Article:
With two outs in the bottom of the sixth inning last night, all was well. The Twins were up 5-0, the Tigers were stumbling along as they have throughout much of the season thus far, and it appeared that the hometown nine were on their way to an easy victory to open their series in Detroit.
Then, Gary Sheffield reached first on an infield single to third base. It was no big deal -- a weak infield hit that did nothing to indicate that starter Nick Blackburn was not in control. But Sheffield's single was followed by another from Magglio Ordonez. Then another by Miguel Cabrera. Then a double by Carlos Guillen. Ron Gardenhire pulled Blackburn and inserted Matt Guerrier to stop the bleeding, but it was no use. Edgar Renteria drove an RBI single to right, but took too big a turn at first base on the throw home and ended up being tagged out. Nevertheless, when the inning was over, the Tigers had closed their deficit to one run.
Yet, the Twins struck back in the next inning, scoring four runs of their own to increase the lead back to five at 9-4. Again, the game seemed safe. Unfortunately, the Detroit bats had just begun their awakening ceremony, and they were nowhere near done yet. In the bottom of the seventh, Ivan Rodriguez drove a liner to deep right, and while trying to make a leaping catch, Denard Span had it pop out of his glove and over the wall for a solo homer. It was that kind of night for the Twins. Guerrier got three straight ground-outs to escape the inning, but the worst was yet to come.
In the eighth inning, Guerrier and Pat Neshek combined to surrender six runs on two singles, two doubles and two triples. To say that the Tigers hitters were locked in would be an understatement; it seemed that every pitch was being driven into one of the gaps, and it certainly didn't help that the Twins' inexperienced outfielders repeatedly gave Detroit hitters extra bases by taking bad routes and letting balls roll by them to the wall.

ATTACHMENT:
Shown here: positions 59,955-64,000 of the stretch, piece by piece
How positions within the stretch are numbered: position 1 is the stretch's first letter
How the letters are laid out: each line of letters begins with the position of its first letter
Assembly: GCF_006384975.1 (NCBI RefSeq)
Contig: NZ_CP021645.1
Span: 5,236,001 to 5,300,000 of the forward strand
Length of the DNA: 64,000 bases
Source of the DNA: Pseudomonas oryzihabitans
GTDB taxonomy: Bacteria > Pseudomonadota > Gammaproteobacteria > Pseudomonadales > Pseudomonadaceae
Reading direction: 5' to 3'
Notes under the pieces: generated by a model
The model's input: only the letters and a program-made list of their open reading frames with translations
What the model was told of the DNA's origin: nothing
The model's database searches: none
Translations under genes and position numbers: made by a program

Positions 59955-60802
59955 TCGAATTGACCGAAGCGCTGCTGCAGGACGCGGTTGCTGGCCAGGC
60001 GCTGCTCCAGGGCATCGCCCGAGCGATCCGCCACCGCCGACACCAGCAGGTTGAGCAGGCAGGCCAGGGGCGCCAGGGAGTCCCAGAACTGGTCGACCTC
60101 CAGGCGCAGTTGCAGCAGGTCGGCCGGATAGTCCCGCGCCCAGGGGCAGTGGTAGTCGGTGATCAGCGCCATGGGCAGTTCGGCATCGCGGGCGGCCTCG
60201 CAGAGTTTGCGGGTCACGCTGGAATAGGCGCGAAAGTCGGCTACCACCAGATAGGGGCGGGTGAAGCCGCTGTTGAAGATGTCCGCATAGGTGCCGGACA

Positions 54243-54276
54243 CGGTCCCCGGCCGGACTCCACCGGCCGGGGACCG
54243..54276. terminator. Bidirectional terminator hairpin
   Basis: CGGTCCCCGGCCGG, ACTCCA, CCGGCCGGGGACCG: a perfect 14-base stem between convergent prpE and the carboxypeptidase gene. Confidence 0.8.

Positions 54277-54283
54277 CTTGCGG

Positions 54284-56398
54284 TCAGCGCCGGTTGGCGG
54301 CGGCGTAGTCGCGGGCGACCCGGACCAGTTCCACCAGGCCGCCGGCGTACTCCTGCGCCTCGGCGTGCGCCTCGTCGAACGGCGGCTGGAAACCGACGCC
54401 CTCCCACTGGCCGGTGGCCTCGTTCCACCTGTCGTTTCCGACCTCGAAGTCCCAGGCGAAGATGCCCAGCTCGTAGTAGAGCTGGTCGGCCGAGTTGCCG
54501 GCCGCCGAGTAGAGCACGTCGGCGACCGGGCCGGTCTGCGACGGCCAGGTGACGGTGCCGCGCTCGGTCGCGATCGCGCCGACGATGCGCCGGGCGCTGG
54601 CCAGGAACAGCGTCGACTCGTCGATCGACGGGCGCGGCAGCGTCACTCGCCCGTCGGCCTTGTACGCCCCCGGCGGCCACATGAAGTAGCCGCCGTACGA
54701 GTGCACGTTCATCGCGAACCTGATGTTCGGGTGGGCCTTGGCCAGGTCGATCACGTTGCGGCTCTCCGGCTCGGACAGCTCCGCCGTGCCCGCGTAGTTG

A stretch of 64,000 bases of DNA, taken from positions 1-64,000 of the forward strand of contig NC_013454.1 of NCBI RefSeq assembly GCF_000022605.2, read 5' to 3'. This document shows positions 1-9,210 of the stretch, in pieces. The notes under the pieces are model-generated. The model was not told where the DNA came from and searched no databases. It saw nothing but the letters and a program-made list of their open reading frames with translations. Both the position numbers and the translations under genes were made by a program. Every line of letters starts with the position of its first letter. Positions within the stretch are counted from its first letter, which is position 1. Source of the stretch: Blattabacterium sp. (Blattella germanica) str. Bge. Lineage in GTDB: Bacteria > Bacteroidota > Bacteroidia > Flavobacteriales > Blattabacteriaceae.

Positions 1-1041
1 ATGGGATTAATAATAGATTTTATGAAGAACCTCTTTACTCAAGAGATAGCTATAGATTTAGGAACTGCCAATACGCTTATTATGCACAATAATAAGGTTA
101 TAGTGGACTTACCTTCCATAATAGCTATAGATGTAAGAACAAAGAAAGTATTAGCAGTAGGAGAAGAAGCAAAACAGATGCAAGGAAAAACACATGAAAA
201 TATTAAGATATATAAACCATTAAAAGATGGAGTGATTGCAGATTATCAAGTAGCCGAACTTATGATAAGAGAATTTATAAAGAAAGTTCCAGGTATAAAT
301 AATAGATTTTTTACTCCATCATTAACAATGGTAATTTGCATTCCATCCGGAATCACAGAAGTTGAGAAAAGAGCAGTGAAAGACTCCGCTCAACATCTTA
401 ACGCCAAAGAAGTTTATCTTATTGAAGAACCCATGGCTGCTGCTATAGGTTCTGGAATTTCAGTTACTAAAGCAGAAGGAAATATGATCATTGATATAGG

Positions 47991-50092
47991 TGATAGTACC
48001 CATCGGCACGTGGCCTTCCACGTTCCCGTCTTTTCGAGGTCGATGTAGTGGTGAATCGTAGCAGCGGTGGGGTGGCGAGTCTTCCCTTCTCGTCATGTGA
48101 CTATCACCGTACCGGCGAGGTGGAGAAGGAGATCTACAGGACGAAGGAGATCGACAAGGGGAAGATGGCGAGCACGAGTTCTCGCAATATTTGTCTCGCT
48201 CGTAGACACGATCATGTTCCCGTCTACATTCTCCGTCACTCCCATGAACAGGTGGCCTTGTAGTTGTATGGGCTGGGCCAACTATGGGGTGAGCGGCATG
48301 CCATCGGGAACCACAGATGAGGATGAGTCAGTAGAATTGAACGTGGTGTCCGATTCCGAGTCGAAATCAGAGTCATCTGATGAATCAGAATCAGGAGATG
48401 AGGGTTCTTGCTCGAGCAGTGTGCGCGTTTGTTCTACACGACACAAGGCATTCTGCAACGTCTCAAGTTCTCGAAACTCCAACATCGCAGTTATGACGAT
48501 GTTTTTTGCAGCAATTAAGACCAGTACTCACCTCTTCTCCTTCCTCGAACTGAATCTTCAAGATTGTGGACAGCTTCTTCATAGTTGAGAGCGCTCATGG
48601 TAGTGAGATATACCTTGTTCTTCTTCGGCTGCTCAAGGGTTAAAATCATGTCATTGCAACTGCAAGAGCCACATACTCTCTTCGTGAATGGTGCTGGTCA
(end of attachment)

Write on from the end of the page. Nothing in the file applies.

When all was said and one, the Tigers had an 11-9 lead. The Twins, demoralized, were set down by Todd Jones in the ninth, completing the toughest loss of the season so far.
The game marked the second time that Guerrier and Neshek have been absolutely pounded, which is more than a little concerning. In six innings this season, Neshek has allowed five earned runs; he didn't allow his fifth earned run until June 24 last season. I was optimistic that Neshek would bounce back from his rough second half last year after hearing that he'd made improved his health during the offseason and after seeing him dominate in the spring, but thus far he has just looked flat. The same goes for Guerrier, who holds a 9.53 ERA after being charged with four earned runs on eight hits last night over just 1 1/3 innings of work.
Being that Guerrier and Neshek were the team's most reliable relievers outside of Joe Nathan last year, this team could be in serious trouble if these issues aren't temporary. I'm still not at the point of panic with either pitcher, because last night they had the unfortunate task of facing a Tigers lineup that was just exploding. (I said in my post yesterday that I was "a little scared" about seeing the Twins face the battered Tigers, and this is exactly what I was talking about.) Here's hoping the two relievers can get on track, because this team simply not succeed if they cannot be relied on to get outs in close games.
I have one final beef, and it is with Adam Everett (a.k.a. Adam Neverhitt). During the disastrous eighth inning last night, Everett helped out the Tigers by committing an error on a routine ground ball, bouncing a ball in the dirt in front of Justin Morneau and helping to extend and inning which the Tigers had already led off with two straight doubles. Everett has a reputation as a defensive specialist who doesn't hit much, and he's certainly lived up to the latter part of that rep with a .185/.214/.222 hitting line thus far. Yet, the error last night (probably the most painful error I have seen a Twin make this year) was his third in this young season, and he's done little to dazzle me and make me believe his defensive proficiency can offset his utter worthlessness at the plate.
There's been talk that Everett has some shoulder problems, and if that's the case, it's difficult to really hold his fielding issues against him. Yet, if he's got a bad throwing shoulder, the impetus is on Ron Gardenhire to keep him out of the lineup. If he can't field up to the best of his ability, there is absolutely no reason he should be playing. There's plenty of blame to go around in a brutal loss like the one the Twins suffered last night, but putting competent and healthy players on the field in the first place would certainly help prevent big innings like last night's eighth.